I enjoy regularly chatting about my remaining ‘globe’ with other guys from around the globe. Back in 2018, I appeared on the Simplify Cancer podcast, hosted by Joe Bakhmouski, a fellow Uniballer from the land down under. Shortly after the TCF Summit in August 2019, Joe reached out to me again to share the news that his book, Simplify Cancer: Man’s Guide to Navigating the Everyday Reality of Cancer, was finally finished.
He described it as a “self help manual for men with cancer,” which instantly sparked my interest. Books about lessons learned from a cancer experience, such as Dan Duffy’s The Half Book and Paige Davis’s Here We Grow, have certainly become a niche genre for me.
I asked if Joe would be willing to send me a copy, and a few weeks later, a kangaroo dropped one off on my doorstep. Over the weekend, I finally sat down to read it, and I can definitively say that it’s exactly what I wish I had when I was first diagnosed.
Simplify Cancer: Man’s Guide to Navigating the Everyday Reality of Cancer is well-written, easy to read, and broken into four sections.
Joe weaves his personal story of testicular cancer into actionable steps for male patients and survivors of any diagnosis. I had to laugh as he described his first testicular ultrasound, which is described through the nurse rubbing “oil into my groin and guid[ing] the scan arm around it. Never could I have imagined this moment to be less erotic.” Mirrored my own experience to the letter.
Throughout the book, he addresses what he sees as the four “major challenges that cancer forces you to face:”
- Why me?
- What happens now?
- Who is going to be there for me through cancer?
- How do I deal with uncertainty?
Without a doubt, these are four crucial areas of need in a cancer patient/survivor’s life, and men are unique in some of their needs.
A big tenant of his approach is his AIM process — Accept, Integrate, and Move on.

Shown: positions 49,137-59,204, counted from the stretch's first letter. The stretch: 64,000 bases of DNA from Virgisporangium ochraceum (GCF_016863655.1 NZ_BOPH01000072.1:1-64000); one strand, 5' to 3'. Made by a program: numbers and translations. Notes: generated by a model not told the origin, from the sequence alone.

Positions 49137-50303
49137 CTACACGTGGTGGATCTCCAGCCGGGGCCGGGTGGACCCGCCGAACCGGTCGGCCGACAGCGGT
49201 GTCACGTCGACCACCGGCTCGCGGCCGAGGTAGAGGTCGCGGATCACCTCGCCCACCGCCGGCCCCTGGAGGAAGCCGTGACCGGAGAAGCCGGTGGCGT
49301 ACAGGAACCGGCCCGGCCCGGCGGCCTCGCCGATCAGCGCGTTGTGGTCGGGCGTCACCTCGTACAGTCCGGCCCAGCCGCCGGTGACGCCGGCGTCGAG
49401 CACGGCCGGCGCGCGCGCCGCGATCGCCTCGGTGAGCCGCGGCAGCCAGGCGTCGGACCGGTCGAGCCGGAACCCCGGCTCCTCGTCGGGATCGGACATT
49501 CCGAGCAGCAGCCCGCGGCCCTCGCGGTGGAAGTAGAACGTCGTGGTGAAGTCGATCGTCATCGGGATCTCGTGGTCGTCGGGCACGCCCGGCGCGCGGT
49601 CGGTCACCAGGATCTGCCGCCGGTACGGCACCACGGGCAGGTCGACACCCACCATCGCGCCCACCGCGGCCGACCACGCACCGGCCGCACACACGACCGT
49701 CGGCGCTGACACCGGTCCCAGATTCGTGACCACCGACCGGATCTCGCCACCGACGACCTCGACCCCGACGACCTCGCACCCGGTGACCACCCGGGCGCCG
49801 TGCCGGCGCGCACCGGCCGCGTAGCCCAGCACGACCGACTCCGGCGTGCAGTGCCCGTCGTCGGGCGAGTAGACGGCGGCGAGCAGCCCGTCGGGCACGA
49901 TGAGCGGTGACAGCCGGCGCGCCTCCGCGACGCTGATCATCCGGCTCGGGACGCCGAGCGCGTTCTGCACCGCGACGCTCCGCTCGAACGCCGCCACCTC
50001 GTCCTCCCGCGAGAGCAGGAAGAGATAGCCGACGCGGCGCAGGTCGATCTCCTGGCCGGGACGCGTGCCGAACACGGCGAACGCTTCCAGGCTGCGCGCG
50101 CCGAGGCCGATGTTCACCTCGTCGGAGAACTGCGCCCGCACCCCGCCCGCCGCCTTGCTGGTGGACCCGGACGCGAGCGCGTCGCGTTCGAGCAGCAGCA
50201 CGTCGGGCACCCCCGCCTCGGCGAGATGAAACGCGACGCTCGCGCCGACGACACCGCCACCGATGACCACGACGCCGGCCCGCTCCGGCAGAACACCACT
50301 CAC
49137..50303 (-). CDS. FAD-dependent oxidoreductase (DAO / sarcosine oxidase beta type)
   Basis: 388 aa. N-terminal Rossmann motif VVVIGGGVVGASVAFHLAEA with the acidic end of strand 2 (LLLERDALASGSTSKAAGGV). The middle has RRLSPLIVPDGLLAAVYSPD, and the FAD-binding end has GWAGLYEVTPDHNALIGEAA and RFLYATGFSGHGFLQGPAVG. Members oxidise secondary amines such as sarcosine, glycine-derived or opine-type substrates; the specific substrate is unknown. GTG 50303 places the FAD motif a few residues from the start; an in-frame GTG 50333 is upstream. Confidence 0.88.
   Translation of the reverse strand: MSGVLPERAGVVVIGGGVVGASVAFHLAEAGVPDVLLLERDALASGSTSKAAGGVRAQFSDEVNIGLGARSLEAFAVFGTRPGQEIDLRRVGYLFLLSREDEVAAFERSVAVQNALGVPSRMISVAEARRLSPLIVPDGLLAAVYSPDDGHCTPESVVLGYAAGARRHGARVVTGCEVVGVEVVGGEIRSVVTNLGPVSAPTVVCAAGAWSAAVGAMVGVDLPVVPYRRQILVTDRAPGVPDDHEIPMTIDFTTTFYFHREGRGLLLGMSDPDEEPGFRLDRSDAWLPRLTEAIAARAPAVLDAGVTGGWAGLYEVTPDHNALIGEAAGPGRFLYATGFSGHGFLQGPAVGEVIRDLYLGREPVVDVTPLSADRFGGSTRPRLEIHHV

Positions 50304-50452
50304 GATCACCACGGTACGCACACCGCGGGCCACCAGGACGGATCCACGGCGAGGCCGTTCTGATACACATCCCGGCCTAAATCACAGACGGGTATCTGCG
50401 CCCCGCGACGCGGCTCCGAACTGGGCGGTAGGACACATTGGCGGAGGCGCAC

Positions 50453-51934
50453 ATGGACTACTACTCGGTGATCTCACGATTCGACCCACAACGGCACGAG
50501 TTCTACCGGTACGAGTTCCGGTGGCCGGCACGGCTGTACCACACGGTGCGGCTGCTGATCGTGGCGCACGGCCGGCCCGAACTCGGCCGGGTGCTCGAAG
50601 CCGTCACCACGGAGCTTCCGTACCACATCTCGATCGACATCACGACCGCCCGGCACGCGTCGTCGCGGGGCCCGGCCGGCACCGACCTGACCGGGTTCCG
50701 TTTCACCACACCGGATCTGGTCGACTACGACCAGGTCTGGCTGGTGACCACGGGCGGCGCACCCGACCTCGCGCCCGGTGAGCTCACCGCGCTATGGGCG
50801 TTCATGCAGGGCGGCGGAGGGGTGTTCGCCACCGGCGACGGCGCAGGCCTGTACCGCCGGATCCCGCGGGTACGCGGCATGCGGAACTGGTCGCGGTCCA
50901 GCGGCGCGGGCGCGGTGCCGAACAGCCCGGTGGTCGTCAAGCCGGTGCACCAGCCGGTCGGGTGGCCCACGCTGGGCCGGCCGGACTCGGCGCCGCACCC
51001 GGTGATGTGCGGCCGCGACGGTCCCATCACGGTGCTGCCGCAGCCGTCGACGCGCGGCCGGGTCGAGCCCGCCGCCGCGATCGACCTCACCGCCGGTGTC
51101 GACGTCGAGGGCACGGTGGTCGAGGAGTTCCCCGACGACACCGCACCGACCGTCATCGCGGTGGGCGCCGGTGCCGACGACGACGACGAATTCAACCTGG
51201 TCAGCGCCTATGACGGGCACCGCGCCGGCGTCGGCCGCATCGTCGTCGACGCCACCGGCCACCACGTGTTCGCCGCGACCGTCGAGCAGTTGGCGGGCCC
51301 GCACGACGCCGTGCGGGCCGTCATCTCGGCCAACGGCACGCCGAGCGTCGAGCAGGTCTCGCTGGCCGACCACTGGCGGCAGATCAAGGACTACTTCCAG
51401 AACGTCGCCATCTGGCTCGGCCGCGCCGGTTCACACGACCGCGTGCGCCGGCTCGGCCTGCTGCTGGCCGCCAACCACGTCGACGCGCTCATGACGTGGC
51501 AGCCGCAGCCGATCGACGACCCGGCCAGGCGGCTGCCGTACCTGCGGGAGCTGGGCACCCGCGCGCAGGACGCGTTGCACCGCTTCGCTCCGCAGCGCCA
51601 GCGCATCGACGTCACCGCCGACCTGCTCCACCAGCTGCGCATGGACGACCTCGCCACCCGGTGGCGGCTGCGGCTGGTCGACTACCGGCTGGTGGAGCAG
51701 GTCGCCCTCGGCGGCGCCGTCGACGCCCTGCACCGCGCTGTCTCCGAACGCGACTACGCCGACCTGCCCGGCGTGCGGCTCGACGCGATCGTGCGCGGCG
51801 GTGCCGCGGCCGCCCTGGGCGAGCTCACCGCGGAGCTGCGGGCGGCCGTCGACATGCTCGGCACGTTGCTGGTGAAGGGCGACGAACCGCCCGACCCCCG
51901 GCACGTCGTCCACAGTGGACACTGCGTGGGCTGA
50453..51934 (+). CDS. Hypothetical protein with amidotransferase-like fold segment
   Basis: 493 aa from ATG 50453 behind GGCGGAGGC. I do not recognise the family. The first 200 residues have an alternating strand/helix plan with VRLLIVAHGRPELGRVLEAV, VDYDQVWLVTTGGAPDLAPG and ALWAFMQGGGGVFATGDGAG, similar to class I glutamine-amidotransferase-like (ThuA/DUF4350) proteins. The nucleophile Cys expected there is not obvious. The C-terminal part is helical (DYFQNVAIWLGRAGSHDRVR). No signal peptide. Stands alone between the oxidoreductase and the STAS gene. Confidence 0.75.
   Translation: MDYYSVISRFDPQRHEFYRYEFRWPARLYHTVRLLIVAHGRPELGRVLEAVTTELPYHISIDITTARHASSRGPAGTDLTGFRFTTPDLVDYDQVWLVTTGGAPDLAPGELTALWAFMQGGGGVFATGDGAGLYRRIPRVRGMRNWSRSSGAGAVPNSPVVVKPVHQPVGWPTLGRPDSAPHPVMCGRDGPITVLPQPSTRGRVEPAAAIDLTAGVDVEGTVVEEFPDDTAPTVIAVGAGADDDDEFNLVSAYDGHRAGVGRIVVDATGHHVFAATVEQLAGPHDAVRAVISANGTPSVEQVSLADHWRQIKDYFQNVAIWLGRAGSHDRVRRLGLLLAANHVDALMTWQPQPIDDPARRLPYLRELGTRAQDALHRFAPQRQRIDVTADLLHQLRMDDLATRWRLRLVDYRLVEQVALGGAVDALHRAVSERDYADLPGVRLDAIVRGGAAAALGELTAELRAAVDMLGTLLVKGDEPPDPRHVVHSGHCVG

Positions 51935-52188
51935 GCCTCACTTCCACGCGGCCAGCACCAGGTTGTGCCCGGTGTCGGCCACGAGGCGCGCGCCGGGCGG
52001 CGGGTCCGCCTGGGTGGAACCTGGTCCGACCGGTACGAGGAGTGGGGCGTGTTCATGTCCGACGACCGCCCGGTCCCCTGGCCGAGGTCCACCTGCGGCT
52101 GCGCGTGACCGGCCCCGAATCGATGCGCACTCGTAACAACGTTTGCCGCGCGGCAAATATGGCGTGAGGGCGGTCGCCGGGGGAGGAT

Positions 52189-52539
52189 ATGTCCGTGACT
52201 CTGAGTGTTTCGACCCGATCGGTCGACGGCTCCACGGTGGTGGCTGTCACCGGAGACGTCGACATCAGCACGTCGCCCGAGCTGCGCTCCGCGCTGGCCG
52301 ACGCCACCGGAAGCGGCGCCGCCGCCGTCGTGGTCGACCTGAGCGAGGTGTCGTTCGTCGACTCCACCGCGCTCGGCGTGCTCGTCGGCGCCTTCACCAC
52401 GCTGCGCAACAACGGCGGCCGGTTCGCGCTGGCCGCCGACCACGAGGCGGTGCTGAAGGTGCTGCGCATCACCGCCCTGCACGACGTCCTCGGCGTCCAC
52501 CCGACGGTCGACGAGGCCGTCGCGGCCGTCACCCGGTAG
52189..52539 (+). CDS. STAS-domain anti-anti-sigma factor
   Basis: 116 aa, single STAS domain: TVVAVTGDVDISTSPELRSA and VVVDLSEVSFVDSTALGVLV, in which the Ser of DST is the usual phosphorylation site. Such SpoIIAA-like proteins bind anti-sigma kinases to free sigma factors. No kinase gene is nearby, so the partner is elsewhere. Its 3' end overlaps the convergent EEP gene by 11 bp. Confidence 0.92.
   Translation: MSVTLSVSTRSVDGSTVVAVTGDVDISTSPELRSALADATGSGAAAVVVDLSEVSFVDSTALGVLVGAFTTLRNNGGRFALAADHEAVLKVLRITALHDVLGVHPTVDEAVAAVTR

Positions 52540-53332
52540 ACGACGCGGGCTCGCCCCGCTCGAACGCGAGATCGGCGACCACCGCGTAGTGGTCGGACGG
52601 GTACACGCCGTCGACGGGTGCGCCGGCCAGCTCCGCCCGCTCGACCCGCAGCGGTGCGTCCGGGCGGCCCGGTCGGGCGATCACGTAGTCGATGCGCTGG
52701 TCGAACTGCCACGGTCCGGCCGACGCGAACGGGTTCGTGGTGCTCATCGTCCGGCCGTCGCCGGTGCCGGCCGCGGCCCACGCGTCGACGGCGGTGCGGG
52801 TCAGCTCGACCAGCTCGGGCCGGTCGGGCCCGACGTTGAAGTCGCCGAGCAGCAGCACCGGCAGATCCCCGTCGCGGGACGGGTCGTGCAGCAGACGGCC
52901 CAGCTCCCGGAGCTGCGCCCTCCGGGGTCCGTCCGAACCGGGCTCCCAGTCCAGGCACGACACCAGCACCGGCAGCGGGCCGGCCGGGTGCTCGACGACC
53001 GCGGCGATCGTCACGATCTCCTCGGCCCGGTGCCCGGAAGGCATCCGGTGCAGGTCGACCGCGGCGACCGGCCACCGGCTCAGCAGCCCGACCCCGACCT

In each of the four sections, he gives steps to move through this process, such as making a “treaty that spells out how you are going to strip cancer of its power,” merging your pre-cancer and post-cancer lives into one path forward, getting your worries out in the open, scheduling a specific time to worry and move on, and many more lessons.
He also delves into the importance of you being in control about how much of your story you want to share.
This also ties into how to address friendships and relationships through cancer. He says people “want to help, they want to be there for you, but they don’t know how.” As cancer patients and survivors, it’s important to communicate with others about what you need, how you’re feeling, and how they can support. Perhaps sharing with them a guide on how to talk to a cancer patient could be helpful, as well.
A large part of the book dives into the specific struggles of being a man and facing cancer.
As Joe puts it, “chances are, a major part of your identity has been about putting energy into helping your partner, your family, and your friends… And that’s a great way to be, but things are different now that you are going through cancer.”
He advocates for making sure you take time to take care of yourself and do what brings you joy. By allowing yourself to shift your priorities and focus, you can navigate through treatment (and life) more effectively and fully.
For me, the most profound quote in the entire book came just 40 pages from the end:
“There is no need to ‘take it like a man,’ to march on as if everything is just fine.”
So often, men want to put on a mask of toughness and act like they can do it all themselves. The simple fact of the matter is we cannot face something like cancer alone, nor should we even attempt to. Furthermore, we don’t need to go through life alone. We must open up and share our successes, struggles, and thoughts along the way to help move us all forward.
I highly recommend getting a copy of Simplify Cancer: Man’s Guide to Navigating the Everyday Reality of Cancer for any guy facing a cancer experience. It even comes with a free audiobook, online video course, and printable worksheet pages to help navigate this beast that is cancer.
This post originally appeared on A Ballsy Sense of Tumor. It is republished with permission.